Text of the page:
Professional Sound Masking Still Beats Desktop Systems For Your Office

Sound masking is on the grow – not only in business, but for many individuals. Systems to mask sound were initially marketed to mid-sized and large teams in open plan offices. Low-decibel noise pollution in these spaces is distracting. Furniture and equipment can reflect noise to make it even more intense.
Experts estimate the sound masking market will grow by billions through 2026. At the same time, workers in home offices, dorms, and other environments are catching on to the value of masking. Desktop-based noise reduction devices are now available.

However, a commercial-grade system is still the best bet for businesses.

Desktop systems don’t have the output to truly affect a worker’s acoustic environment. Likewise, they lack positive effects on speech privacy associated with sophisticated solutions.

Let’s take a look at the difference from a business productivity perspective.

What You May Not Know About Today’s Enterprise-Class Acoustic Masking
With all the talk about masking sound for higher productivity, it’s crucial to understand how the different setups vary. These four facts should be part of your decision process:

1. Sound Masking Must Be Customized To The Environment
A masking system doesn’t produce a single “wall” of sound across the entire work environment. The placement and configuration of each speaker is carefully optimized for the surroundings.

Different materials have different acoustic properties: Some reduce sound, while others add to sound reflection. The height of ceilings and number of personnel in a space are other key factors.

A professional masking system creates a “sound oasis” appropriate to each environment. All of these work together so as people move from one space to another, the effect stays consistent.

2. Sound Masking Feels Natural When It’s Fully Integrated
When masking is implemented correctly, individual speakers can’t be heard even by people within a few feet of them. Likewise, there’s no sensation of moving from one space to another and hitting a different “cloud” of sound.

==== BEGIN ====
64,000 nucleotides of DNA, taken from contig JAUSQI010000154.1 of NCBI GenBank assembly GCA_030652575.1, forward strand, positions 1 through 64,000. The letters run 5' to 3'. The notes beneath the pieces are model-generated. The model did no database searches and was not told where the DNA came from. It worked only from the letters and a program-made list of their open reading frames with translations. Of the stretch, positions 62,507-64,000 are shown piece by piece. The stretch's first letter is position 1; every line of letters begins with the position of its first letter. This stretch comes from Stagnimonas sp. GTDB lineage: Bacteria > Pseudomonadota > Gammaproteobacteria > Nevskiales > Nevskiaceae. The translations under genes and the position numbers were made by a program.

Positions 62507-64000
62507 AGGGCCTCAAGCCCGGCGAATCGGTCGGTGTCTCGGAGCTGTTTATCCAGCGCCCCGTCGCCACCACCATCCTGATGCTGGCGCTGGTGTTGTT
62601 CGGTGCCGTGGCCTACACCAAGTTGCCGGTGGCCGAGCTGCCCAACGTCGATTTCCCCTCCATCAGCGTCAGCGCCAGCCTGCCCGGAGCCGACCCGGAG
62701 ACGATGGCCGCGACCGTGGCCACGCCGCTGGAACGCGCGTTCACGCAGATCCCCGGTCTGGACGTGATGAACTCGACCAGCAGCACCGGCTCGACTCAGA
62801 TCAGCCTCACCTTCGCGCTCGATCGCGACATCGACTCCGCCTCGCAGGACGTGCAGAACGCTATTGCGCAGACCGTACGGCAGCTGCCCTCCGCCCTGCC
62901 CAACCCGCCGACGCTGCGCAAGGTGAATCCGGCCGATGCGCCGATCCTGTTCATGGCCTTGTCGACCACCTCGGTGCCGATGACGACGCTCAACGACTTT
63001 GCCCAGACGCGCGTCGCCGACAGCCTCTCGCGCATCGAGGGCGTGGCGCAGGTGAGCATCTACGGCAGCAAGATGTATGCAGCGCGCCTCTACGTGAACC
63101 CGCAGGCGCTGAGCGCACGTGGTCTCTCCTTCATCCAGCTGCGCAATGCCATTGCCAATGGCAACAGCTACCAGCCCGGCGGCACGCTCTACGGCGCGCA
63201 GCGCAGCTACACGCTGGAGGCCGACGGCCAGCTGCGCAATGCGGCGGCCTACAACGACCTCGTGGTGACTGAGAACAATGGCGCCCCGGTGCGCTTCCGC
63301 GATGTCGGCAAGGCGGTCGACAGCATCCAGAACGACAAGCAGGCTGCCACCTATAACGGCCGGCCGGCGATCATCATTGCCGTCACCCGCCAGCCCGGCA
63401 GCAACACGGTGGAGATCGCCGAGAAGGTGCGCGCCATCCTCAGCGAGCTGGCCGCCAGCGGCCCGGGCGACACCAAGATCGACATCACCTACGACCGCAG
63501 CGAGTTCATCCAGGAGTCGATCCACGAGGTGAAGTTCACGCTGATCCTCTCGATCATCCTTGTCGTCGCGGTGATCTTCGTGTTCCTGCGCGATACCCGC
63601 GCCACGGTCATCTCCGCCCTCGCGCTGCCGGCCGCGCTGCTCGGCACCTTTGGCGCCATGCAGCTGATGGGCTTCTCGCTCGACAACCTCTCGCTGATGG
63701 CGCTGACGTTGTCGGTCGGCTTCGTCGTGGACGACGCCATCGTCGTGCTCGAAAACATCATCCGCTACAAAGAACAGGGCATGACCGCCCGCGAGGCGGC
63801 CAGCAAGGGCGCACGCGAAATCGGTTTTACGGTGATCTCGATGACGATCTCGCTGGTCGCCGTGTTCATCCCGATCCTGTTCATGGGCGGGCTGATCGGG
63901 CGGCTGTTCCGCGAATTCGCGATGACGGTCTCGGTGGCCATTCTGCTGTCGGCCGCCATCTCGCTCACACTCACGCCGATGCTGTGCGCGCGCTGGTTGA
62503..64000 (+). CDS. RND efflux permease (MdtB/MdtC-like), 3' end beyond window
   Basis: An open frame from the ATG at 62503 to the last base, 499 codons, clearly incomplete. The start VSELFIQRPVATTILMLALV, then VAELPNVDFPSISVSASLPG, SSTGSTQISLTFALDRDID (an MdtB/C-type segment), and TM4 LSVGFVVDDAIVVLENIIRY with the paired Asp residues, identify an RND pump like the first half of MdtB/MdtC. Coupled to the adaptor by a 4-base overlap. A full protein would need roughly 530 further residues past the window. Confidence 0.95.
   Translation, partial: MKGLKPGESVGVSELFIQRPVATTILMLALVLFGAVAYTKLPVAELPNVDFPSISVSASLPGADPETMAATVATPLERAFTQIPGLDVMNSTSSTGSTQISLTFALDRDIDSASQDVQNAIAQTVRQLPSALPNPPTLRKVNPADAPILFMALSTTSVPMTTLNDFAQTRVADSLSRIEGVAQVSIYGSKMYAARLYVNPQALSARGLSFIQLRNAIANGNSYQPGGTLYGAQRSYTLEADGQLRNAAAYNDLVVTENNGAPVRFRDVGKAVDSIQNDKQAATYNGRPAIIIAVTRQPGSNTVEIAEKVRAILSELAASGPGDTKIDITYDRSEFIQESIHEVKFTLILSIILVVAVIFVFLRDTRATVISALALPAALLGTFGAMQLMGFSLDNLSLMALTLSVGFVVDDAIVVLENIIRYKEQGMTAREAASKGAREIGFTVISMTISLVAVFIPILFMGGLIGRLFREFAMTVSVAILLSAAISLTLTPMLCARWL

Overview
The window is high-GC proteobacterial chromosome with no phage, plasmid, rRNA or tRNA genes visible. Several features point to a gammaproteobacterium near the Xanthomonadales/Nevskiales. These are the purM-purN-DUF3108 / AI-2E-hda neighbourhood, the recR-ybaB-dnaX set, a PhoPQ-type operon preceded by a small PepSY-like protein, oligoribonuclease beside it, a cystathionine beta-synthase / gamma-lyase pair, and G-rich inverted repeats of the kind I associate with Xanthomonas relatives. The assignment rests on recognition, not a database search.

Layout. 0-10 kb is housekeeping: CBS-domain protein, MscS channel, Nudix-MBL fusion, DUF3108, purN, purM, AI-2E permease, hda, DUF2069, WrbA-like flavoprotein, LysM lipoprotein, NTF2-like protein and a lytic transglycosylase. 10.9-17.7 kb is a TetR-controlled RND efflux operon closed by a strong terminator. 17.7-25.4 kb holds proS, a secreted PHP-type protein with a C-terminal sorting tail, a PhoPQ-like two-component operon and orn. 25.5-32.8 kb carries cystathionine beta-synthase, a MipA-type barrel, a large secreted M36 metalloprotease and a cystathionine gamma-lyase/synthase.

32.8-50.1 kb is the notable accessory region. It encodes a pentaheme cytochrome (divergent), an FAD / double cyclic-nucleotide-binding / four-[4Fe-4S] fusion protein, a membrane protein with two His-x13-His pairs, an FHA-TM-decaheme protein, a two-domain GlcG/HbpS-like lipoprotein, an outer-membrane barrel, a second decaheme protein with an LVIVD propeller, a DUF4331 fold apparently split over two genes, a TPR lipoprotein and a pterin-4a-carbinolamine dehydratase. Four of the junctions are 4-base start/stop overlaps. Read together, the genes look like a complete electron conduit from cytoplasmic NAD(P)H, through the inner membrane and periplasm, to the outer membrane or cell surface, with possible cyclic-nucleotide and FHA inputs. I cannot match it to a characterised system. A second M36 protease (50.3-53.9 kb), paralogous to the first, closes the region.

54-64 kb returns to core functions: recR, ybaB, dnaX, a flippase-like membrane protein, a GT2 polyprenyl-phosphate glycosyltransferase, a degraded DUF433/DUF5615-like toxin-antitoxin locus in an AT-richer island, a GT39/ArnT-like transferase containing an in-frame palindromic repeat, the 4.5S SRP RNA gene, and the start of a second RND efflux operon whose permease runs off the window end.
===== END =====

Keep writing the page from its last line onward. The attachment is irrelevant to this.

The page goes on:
If it’s truly planned into the environment, guests don’t know you have sound masking: They simply know your office is quiet and efficient.

3. Sound Masking Systems Are Environmental, Not Point-Based
In the same way, you can’t set up or configure desktop-based systems to simulate real masking.

Rather than sitting on a desk near eye level, many masking speakers are actually placed in the ceiling and walls. They become part of the sound environment. This not only dulls conversation, the main productivity killer, but other noises.

We’ve all been in the situation of trying to get focused on work only to zero in on paper coming out of a printer several feet away. Air conditioning, light fixtures, and more can all make noise.

Strategically placed masking devices ensure that even if you change your floor plan or add new equipment, you are still in a position to reduce the auditory effects of those changes. Low-decibel, continuous noise sources will no longer get on employees’ nerves.

4. Sound Masking Can Be Networked With Other Comfort Systems
Many modern masking systems are networked. You can use them in a complete Internet of Things strategy, controlling noise levels from a central interface at the push of a button. Like your air conditioner and lights, these devices can be turned off when an area is not in use.

You’ll breathe an audible sigh of relief when you see what acoustic masking can do for you. To get started, contact us at Atlantic Communications Team.